3. All was good until we got past Bonita. Wind died completely. Well it went to 4 and then long patches where it went to absolute 0. Actually worse than absolute zero at +/- 1. I thought I went a bit close to Bonita and the shoal markers, but some went even closer. There were a few big rollers that came through just warning you not to get that close. I caught up to Randy and Tortuga who was parked along with nearly everyone else and we went round-and-round and back-and-forth-and back-and-forth for what seemed like hours. It was hours. Sails just banging around. At least mine were, I have no idea how some folks just cruised right through this stuff. Those of us that were parked were getting a free ride North which was good but also getting close to the reef buoys and markers. By now it was pea soup. All I could see were several boats around on AIS. I knew there was an eddy spun up off the coast. Not unlike last year. I had been out the day before and it was just like this and dead until 1-2pm. I'd texted Randy the night before and shared that with him and said it could be a long day. It was. I heard what sounded like a bad alarm, like a high-water alarm or something. I called Randy and White Rose on VHF who were both near me but no response, so guess it was OK. Noise went off after a bit. On the first picture you can see Randy and I just sloshing about together in the current, ebb then flood. If this had gone on much longer I was totally ready to bail rather than get any closer to shore. When the fog lifted a few times we were all what I would call already close to shore and I could see waves and rocks. I saw a couple boats pass me on the way back in. One came pretty close just to say hi and shouted at me he was giving up but I couldn't see who it was or the boat name. I heard a couple more on VHF call in retirements. One said "Too rolly for me".

    4. Finally about 1-2 pm the wind picked up a bit, maybe 5-10, and veered to W very slowly on the way to normal. Randy had started out on the same half-circle course as me but then ducked out about 12-1pm. Still very foggy and it would stay that way for me for the entire day. Friend on the hills in SF later said he'd never seen the fog so thick. Became a tight tack out to the point between SE Farallon and Middle Rock. Every 5 minutes thinking I wouldn't make it in one tack. Gave up speed, which for me means 3.5 knots not 4.5 knots, so I didn’t have to do that painful tack North. I got to the lightship about 4pm, a bit late. Some folks were close to finishing by then. Wind increased. Waves increased. Got very wet when I discovered a line loose and had to go uo to the foredeck with waves breaking over the entire boat. That was a bit miserable. Saw Greyhound coming back on AIS and that drove home how slow I am compared to some of the SSS boats. Depressing. Still I kept looking at the time and I though I could maybe, maybe just make it back before midnight so I decide to press on and round the island. At this point, I was back in the mode of the challenge was to finish.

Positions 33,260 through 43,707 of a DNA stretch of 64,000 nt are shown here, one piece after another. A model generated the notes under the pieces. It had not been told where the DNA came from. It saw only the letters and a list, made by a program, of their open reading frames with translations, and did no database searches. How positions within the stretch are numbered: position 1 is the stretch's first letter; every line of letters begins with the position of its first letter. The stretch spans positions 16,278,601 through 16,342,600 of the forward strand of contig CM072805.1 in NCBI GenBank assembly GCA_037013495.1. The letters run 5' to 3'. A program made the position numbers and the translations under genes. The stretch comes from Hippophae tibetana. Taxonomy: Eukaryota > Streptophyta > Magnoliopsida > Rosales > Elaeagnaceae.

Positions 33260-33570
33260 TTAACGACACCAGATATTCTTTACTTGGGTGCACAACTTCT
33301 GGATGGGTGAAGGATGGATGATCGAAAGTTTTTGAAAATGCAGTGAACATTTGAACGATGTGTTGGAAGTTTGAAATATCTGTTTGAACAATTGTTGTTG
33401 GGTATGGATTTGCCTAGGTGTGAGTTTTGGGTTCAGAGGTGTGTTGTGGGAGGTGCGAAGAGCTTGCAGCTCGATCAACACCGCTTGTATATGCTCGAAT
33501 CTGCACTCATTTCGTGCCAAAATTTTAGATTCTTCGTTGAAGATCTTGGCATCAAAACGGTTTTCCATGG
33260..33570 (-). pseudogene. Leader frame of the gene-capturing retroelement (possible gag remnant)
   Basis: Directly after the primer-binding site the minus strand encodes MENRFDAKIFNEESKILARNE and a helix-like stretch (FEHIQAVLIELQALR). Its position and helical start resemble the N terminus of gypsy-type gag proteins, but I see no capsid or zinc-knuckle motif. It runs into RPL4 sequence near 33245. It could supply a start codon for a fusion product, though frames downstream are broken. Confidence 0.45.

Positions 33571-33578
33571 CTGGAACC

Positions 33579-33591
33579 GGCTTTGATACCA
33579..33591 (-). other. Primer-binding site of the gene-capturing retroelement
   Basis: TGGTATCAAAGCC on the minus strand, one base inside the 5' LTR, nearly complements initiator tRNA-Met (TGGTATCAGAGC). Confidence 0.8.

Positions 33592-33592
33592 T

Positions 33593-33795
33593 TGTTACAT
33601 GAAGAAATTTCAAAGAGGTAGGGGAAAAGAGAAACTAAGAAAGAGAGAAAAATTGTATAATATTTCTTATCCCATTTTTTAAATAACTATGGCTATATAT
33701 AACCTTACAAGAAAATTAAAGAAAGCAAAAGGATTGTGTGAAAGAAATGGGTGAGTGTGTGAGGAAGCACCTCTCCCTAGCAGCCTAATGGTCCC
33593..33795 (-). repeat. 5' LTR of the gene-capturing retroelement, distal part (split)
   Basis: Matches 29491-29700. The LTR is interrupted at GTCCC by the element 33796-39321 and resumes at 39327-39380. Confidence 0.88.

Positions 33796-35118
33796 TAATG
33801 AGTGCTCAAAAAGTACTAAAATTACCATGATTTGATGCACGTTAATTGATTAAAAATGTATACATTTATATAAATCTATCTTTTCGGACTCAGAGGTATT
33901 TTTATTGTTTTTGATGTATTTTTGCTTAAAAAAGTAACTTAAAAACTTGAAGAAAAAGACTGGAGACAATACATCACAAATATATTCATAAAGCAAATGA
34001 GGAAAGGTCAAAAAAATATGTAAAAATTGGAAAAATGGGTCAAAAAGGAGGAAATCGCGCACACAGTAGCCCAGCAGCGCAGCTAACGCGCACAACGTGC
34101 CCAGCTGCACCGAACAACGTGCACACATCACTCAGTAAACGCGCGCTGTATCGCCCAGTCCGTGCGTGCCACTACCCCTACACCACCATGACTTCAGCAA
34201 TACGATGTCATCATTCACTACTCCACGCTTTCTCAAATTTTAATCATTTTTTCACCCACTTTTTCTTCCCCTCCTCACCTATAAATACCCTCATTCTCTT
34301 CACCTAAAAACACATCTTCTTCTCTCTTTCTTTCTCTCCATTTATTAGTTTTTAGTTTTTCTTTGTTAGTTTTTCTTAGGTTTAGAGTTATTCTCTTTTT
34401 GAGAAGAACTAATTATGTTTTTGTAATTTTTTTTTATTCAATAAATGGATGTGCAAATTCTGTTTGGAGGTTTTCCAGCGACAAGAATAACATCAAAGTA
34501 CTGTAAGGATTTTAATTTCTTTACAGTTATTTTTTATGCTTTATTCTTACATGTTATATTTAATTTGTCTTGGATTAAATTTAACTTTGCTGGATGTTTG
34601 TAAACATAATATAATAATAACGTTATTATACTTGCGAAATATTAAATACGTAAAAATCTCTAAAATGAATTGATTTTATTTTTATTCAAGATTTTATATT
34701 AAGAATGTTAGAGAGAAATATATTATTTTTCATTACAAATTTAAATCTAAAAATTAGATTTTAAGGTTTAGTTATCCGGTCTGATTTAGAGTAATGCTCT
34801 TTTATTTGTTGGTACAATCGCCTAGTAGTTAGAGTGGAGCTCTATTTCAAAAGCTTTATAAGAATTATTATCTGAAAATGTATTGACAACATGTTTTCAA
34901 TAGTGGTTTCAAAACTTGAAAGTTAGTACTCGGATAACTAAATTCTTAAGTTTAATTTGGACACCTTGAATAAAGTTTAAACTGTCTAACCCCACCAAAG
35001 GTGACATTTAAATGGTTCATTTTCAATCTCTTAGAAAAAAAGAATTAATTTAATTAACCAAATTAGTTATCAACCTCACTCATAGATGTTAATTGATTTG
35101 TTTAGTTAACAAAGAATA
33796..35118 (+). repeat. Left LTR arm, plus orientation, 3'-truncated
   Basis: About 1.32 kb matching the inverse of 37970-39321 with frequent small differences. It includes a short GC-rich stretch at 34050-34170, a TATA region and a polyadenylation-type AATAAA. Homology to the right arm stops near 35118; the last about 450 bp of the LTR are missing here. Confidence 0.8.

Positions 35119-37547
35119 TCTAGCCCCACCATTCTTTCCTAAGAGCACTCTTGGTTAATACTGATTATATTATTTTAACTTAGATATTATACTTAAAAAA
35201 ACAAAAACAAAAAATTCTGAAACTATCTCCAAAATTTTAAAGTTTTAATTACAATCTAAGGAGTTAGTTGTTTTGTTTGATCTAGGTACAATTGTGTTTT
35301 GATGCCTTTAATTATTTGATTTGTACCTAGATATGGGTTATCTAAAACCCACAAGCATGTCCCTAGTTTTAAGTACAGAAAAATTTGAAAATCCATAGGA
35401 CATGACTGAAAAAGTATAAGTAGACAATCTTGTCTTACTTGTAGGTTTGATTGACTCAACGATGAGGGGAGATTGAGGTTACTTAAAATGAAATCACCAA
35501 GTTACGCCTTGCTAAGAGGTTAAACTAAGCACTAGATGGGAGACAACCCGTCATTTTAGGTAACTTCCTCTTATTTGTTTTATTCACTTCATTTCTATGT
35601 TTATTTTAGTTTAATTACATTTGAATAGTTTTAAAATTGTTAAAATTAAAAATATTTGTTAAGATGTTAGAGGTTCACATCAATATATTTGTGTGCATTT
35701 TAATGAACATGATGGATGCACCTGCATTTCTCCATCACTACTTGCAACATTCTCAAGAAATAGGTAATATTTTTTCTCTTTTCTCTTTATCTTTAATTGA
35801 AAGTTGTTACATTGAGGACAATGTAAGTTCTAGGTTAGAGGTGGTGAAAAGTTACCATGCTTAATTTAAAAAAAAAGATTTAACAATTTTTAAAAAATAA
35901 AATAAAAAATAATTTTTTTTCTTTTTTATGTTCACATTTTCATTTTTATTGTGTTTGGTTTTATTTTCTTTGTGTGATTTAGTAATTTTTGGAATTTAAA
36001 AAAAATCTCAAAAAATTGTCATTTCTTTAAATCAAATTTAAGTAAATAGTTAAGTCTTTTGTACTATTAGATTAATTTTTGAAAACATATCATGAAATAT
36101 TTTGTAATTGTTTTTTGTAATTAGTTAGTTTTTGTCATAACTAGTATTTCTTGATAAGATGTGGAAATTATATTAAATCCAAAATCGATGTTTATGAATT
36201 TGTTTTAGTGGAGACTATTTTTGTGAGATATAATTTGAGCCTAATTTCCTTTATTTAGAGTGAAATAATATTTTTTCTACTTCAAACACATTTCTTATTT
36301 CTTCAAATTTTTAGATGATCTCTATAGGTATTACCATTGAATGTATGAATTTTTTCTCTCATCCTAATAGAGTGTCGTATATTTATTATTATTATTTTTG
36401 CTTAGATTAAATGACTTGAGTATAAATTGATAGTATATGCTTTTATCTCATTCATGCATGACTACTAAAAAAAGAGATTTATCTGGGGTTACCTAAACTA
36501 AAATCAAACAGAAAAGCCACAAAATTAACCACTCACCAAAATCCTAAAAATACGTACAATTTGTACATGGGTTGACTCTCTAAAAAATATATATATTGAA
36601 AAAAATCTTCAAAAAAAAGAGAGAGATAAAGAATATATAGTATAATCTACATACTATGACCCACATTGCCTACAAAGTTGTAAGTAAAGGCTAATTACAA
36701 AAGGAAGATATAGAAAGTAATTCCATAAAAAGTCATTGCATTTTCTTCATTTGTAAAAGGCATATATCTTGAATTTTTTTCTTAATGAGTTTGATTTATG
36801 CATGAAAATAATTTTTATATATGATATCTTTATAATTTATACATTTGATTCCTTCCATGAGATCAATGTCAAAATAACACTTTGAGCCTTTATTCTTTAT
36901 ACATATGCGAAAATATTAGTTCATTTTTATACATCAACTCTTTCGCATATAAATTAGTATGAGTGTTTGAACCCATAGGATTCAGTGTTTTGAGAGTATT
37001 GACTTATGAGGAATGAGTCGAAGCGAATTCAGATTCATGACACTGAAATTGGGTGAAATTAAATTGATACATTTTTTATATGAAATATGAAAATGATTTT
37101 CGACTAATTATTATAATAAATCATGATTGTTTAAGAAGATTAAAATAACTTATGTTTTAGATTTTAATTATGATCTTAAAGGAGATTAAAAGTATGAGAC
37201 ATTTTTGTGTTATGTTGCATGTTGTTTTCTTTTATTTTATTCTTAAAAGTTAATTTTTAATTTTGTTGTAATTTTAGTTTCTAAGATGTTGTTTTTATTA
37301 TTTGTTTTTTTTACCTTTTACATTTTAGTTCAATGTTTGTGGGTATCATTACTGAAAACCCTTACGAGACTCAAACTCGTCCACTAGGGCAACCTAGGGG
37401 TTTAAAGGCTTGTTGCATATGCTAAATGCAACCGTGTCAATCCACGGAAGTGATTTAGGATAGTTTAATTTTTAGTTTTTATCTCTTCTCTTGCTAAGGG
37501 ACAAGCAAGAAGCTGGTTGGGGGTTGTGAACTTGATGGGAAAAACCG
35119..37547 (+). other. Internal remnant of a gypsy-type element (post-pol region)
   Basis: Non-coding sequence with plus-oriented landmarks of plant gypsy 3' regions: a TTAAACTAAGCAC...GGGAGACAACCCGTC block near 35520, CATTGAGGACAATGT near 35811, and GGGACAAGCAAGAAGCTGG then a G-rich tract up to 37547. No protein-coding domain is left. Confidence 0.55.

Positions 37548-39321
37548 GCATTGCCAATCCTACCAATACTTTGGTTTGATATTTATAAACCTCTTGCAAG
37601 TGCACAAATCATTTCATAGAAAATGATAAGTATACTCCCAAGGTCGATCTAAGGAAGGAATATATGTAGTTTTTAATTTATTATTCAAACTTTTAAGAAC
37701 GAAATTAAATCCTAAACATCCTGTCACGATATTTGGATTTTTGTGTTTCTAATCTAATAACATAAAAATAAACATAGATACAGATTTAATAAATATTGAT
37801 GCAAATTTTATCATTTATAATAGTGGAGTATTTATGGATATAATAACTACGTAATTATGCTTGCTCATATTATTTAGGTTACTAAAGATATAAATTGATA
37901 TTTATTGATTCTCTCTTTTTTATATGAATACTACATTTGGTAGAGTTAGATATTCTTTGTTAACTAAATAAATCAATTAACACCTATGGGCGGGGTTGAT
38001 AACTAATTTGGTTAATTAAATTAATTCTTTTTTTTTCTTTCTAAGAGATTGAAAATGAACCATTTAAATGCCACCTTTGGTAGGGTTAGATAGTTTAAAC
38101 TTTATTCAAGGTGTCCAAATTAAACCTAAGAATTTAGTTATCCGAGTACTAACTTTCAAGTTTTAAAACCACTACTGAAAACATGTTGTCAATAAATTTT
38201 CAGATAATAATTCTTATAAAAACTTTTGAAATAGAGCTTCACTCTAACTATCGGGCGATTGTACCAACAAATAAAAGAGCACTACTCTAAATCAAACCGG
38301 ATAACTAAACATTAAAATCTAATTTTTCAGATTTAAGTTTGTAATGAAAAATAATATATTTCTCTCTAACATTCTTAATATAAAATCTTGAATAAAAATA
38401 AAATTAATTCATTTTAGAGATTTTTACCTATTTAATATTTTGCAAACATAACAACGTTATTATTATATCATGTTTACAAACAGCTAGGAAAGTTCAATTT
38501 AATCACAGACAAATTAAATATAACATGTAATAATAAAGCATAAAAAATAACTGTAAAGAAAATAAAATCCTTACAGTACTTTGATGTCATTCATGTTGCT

5. By now it was windy, sometimes very windy, and there were some occasional big waves around the back of SE Farallon. I was down to about 50% main and 50% genoa. I dont think the waves were as big as last year, there were some big ones behind the island last year but the waves on the way out this year seemed bigger, steeper and closer than last year and probably more messed up than any other time I've been out there. I do realize I have not seen it at anything like its worst though. Never saw the island. Never saw the light. Never heard a wave break. And weirdly never heard a seal barking. That may be the fog. Didn’t smell the island until I was passing Hearst Shoal. Perhaps because I rounded even further out than I did last year. Most of my rounding was in more than 100 ft and only briefly did I see a stretch of 80 ft. Rounded about 7:30pm. After rounding I heard the first VHF roll call but they couldn’t hear me. I wonder if I had accidentally pressed my Hi/Lo button on my VHF mic as its real close to the PTT button. Next roll call they heard me fine from about 20 miles out. Good to know the VHF works that far out as previously only VTS has managed to pick me up on VHF at the Farallones. Should have asked what power and antenna the SF Club were using. Guess a battery-powered 25W rig with a Yagi? but anyone know?

    6. Nice ride back. Sort of. Still pea soup. Heck of a lot more comfortable with waves behind me than in front of me. Actually managed to doze off a few times. Still windy though it gradually dropped towards the end before finally really dropping approaching SF. By this time it was 10 pm and I was trying to figure out if I would make it before midnight. Didn’t look likely and I texted Richard to warn him. I didn’t know if he could see me on AIS. One thing you don’t know is when AIS kicks in. You can see the AIS kick out in picture 1. I know that VTS can see me on AIS behind the Farallones, and they did in LongPac as I was talking to them on VHF too. I know they have different antennas and transmitters as the lady said "Let me switch transmitters". I don’t think RC picked me up on AIS until well in front of the islands. Not sure if Richard was seeing my GO! RaceTV transmissions or not. What is a bit nuts is I have Class A and B AIS, a YB3, a Garmin and a GO! but still no easy way to make sure that RC can see me. As I have discovered before cell phone text turns out to be the easiest and possibly best from SF to the Farallones and sometimes beyond. Low bandwidth, digital. Richard did later text me that seeing me appear on AIS after rounding was reassuring.